Provision for such detachment can be made readily by slidably disposing the shafts 52 and 54 on bottom 42 and top 46 and providing each of the shafts with a manually grippable knob 53 and 55, respectively, which knobs may beg rasped to retract one or the other of the shafts 52 or 54. Thus, for example, during ordinary operation, when reel 56 is the feed reel for attachment 12 and reel 58 serves as the takeup reel, if the thickness of tape 60 is appreciably different from the thickness of tape 20, it is desirable for the user to grasp knob 53 and pull shaft 52 upward to detach it from hub 34 of reel 16 of casette 12. Shaft 54 will remain connected to reel 18. When the cassettes are operated by the tape recorder, reel 18 and reel 58 will be driven and these will pull tapes 20 and 60 respectively, off of feed reels 16 and 56 which feed reels will be free to rotate at different angular speeds.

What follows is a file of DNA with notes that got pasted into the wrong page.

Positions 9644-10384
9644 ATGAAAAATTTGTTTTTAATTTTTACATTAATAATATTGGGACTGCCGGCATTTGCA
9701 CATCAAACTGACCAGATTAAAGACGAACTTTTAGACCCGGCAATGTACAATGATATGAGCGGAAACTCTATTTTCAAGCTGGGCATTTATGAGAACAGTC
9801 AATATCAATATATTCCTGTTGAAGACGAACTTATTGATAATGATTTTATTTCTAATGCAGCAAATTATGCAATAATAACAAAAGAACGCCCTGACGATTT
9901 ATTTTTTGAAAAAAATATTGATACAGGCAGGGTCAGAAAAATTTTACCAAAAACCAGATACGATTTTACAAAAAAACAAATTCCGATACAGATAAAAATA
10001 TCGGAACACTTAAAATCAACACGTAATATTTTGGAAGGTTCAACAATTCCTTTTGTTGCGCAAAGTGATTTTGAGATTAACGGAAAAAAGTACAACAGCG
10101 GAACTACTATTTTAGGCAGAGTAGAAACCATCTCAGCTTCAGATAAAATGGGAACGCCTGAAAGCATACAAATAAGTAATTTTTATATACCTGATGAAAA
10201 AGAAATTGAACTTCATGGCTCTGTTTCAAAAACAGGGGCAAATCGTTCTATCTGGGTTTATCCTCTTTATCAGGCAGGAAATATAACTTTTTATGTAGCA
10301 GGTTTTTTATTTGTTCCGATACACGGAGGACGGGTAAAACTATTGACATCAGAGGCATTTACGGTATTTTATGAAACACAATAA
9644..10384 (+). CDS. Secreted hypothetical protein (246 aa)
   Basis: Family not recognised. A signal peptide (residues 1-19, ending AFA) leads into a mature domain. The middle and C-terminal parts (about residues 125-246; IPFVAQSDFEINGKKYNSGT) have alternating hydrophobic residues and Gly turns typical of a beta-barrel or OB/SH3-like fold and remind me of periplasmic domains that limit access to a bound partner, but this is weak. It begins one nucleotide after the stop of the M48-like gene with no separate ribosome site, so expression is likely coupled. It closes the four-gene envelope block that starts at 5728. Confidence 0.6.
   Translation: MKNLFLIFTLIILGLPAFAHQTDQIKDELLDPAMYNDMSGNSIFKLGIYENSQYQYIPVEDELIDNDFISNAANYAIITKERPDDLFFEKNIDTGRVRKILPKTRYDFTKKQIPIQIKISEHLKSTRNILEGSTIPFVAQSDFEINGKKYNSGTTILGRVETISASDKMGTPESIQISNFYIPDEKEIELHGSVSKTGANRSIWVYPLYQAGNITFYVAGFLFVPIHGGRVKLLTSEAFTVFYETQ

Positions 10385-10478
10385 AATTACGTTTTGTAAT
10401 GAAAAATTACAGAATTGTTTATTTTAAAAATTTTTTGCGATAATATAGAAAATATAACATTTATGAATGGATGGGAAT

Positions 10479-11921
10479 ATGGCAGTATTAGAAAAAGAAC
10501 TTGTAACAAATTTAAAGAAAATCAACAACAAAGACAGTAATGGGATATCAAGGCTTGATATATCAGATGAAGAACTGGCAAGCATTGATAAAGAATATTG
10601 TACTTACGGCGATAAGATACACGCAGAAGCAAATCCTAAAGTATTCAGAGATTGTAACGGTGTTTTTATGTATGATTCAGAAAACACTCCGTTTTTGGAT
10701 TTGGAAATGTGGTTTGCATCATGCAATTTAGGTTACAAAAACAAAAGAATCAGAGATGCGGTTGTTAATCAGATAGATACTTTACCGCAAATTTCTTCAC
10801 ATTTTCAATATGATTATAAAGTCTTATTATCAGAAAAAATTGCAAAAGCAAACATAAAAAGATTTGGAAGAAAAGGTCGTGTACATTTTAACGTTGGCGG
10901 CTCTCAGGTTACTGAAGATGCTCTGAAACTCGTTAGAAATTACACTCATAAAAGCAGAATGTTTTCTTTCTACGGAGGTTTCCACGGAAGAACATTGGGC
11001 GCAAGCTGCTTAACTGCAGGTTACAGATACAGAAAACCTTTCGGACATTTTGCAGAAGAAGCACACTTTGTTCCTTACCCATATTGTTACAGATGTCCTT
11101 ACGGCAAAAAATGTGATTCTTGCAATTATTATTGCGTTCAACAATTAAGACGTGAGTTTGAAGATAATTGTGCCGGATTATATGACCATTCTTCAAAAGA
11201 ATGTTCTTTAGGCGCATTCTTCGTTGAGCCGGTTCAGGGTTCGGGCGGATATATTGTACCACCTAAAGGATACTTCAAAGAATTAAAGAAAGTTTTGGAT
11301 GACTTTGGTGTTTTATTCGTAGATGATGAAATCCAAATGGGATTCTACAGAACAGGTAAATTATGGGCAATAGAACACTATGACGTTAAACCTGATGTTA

When rewinding the cassettes, the user will grasp the knob 53 and depress it to move splined shaft 52 into engagement with the hub of reel 16 and will pull on knob to disconnect shaft 54 from reel 18. Then the cassettes can be rewound during which rewinding operation reels 18 and 58 will rotate at different angular speeds. It should be noted that synchronism is always maintained, both on normal play and on rewind. Thus, it is not necessary to rewind both tapes to their starting points to obtain synchronism. The user may rewind for any desired distance, and then resume normal forward play, the two tapes remaining in synchronism. This gives the user an automatic search capability, by relying on the indicia to inform him of where he is on the magnetic tape.